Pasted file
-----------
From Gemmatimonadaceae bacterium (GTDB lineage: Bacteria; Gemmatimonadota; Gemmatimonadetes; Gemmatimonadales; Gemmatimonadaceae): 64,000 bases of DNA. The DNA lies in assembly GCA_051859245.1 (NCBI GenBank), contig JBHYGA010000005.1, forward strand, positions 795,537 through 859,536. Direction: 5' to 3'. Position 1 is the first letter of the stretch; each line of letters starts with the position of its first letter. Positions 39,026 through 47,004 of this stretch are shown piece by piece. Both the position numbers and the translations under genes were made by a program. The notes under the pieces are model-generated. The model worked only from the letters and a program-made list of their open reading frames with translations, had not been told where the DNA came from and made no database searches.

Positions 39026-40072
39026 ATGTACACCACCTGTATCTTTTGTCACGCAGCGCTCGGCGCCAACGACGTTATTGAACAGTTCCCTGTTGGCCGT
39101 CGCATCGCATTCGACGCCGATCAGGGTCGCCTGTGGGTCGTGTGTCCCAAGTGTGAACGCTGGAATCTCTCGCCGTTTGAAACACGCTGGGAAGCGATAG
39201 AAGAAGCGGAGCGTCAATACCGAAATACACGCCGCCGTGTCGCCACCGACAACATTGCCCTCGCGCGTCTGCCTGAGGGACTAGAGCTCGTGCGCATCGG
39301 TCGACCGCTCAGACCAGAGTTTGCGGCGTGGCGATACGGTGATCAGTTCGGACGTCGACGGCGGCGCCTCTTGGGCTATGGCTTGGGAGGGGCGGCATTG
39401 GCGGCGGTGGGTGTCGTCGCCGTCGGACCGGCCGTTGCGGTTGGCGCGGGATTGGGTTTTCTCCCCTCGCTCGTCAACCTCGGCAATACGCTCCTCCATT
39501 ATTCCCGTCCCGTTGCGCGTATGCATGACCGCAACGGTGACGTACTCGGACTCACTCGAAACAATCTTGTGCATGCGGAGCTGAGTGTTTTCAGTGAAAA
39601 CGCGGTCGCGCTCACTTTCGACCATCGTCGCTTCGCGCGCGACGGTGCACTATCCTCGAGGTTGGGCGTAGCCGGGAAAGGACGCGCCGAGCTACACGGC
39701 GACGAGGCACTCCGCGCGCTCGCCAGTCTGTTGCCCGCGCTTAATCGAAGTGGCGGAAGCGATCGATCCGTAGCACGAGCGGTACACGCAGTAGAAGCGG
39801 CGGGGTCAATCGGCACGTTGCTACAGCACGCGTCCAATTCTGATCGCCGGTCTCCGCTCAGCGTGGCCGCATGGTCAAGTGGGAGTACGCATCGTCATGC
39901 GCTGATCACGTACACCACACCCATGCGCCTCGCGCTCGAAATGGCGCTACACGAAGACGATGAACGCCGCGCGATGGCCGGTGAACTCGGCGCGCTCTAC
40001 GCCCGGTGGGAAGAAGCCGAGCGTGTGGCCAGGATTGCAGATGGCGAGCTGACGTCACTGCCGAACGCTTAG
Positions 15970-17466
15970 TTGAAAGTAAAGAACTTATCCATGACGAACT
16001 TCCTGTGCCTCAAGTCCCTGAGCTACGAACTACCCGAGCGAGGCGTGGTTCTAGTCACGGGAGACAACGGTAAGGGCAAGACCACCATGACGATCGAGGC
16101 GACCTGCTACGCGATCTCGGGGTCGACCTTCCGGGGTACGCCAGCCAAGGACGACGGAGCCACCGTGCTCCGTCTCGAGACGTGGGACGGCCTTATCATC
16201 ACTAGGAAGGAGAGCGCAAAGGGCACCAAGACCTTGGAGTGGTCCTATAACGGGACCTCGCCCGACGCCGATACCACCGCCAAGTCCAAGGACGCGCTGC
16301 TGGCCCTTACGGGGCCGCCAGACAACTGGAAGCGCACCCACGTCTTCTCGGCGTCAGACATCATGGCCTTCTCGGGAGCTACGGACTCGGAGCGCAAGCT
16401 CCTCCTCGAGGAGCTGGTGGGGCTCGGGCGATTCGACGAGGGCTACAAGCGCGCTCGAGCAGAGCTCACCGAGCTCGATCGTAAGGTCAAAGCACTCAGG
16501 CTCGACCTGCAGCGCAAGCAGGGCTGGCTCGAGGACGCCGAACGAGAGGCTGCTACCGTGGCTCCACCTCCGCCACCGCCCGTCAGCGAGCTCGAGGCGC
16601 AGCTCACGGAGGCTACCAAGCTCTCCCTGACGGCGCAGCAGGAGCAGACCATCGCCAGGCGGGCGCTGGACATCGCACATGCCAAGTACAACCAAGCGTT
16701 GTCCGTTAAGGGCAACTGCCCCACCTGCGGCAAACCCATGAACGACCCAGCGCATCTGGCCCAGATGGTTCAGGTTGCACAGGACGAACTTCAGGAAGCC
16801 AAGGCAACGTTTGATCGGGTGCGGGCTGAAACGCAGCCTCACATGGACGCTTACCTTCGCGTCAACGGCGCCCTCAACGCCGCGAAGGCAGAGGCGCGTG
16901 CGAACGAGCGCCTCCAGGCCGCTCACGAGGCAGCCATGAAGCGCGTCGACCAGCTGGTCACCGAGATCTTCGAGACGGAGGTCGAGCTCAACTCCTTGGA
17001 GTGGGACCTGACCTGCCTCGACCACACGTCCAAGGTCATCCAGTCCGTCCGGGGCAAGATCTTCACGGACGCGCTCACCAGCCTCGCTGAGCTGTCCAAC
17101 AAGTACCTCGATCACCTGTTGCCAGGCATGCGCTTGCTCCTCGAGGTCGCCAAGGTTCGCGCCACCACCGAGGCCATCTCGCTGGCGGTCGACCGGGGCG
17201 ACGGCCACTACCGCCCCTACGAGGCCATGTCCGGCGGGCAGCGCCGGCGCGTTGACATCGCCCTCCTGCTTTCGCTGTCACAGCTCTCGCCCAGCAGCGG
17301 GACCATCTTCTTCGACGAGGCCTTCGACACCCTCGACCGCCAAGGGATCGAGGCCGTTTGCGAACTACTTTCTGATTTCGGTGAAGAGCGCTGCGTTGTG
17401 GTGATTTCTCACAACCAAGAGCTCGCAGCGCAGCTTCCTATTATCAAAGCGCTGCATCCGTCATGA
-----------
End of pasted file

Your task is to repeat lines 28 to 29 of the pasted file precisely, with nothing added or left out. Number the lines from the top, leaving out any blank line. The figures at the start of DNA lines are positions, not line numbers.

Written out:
17201 ACGGCCACTACCGCCCCTACGAGGCCATGTCCGGCGGGCAGCGCCGGCGCGTTGACATCGCCCTCCTGCTTTCGCTGTCACAGCTCTCGCCCAGCAGCGG
17301 GACCATCTTCTTCGACGAGGCCTTCGACACCCTCGACCGCCAAGGGATCGAGGCCGTTTGCGAACTACTTTCTGATTTCGGTGAAGAGCGCTGCGTTGTG